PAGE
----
The 2013 Public Certification Report for the Alaska salmon fisheries was released on November 12, 2013. The report identified three conditions to improve the fishery:
- Effects of hatchery chum on wild chum – Potential effects of introgression (interbreeding between hatchery and wild fish) on the fitness of wild chum salmon need to be evaluated.
- Strategies for reducing hatchery straying – To reduce impacts of hatchery fish on wild stock, management should develop and implement strategies for reducing straying of hatchery chum.
- Remote hatchery releases – Hatchery fish are sometimes released ‘remotely’ at sites where wild salmon populations do not naturally occur. However, these fish may stray to wild spawning areas, and thus straying rates and methods for reducing straying from remote release sites are needed.
An Action Plan and timeline to address these issues was developed by PSVOA with assistance from ADF&G, and the plan was approved by the assessment team prior to release of the Public Certification Report. The fitness study (Condition 1) was granted an extended timeline because the ADF&G study plan identified the need to evaluate pink salmon data through 2018 and chum salmon data through 2023 due to the species life history.
Condition 1: Evaluate effects of SEAK hatchery chum salmon on fitness of wild chum salmon.
The objective is to assess the effects of SEAK hatchery chum on the fitness of wild chum stocks.Read More
ADF&G and others launched a study in 2012 that aims to estimate the effect of introgression (interbreeding between hatchery and wild fish) on the fitness of wild chum salmon, and PSVOA will provide a report on the study. PSVOA will also commission detailed independent peer reviews of the study plan, to determine its suitability for investigating fitness impacts. Recommendations of the peer reviewers will be presented to ADF&G for consideration. If hatchery straying is found to have negative effects on wild fish, PSVOA will develop a plan to reduce straying.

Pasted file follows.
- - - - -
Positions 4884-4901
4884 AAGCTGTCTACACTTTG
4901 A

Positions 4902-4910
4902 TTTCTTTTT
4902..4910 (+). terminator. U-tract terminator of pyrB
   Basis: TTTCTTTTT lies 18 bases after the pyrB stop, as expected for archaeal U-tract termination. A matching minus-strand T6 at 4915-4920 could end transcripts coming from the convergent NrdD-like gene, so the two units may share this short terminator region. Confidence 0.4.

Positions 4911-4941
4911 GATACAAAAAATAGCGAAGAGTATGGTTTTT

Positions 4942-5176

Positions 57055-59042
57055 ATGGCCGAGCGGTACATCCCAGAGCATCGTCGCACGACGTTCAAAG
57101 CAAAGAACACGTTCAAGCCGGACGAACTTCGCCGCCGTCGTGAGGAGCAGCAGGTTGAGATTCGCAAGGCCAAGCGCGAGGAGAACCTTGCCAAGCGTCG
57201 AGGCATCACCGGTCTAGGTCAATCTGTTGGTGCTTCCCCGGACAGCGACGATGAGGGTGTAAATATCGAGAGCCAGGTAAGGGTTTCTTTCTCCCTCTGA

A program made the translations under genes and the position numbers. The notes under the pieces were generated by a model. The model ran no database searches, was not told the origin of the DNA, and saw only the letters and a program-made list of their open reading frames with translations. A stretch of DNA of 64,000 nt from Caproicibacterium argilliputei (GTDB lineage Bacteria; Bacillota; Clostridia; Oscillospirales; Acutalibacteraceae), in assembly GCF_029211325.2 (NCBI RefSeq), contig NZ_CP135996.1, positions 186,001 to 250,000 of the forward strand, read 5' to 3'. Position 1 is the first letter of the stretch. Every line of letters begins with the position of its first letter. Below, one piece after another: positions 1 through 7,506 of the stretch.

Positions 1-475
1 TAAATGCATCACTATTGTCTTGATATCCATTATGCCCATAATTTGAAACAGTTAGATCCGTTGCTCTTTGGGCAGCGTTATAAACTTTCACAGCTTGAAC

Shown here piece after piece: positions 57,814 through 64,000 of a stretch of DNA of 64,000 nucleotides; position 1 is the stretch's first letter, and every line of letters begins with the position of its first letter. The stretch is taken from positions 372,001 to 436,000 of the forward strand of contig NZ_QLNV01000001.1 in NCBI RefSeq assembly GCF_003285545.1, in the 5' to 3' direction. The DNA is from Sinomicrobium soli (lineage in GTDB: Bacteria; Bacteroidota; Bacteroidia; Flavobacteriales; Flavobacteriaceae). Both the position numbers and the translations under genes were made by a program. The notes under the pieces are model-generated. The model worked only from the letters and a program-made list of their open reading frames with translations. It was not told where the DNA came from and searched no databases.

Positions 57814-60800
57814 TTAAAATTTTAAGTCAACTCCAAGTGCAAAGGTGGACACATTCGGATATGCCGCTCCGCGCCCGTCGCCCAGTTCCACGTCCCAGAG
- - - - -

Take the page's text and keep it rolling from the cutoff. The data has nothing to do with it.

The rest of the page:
Condition 2: Implement strategies for reducing hatchery straying and demonstrate their efficacy.
To meet the intent of this condition, ADF&G and associated entities will monitor straying of hatchery chum salmon in NSI streams.Read More
PSVOA will review these efforts and provide information regarding the proportion of hatchery chum on the wild spawning grounds. PSVOA will also provide a report on strategies for reducing straying following consultation with hatchery operators and ADF&G. The goal is to demonstrate that management is effectively controlling the level of hatchery straying.
Condition 3: Evaluate effects of remote releases on hatchery straying in SEAK.
The assessment team concluded that a key issue is the remote releases of chum, Chinook, and coho salmon, where hatchery produced juveniles are transported to locations that lack wild salmon populations.Read More
The juveniles are reared in net pens and then released, so they can be captured by the fishery when they become adults. Although remote releases are promoted as a practice that can reduce hatchery impacts on wild populations, some data suggest that remotely released fish show higher straying rates. The objective is to evaluate straying rates in remotely released salmon and develop approaches for reducing hatchery straying.
PSVOA will review ongoing efforts by ADF&G to estimate numbers of wild and hatchery chum harvested in mixed stock fisheries, particularly where the proportion of hatchery fish is likely to be more than minimal. This includes reviewing the extent to which remotely-released hatchery chum salmon stray to wild spawning areas. PSVOA will prepare a risk assessment on Chinook and coho straying (based on straying rates, release numbers, harvests of local hatchery Chinook and coho, and local wild salmon abundance), and design field studies to estimate chum straying in selected streams. They will also consider methods for reducing straying from remote release sites.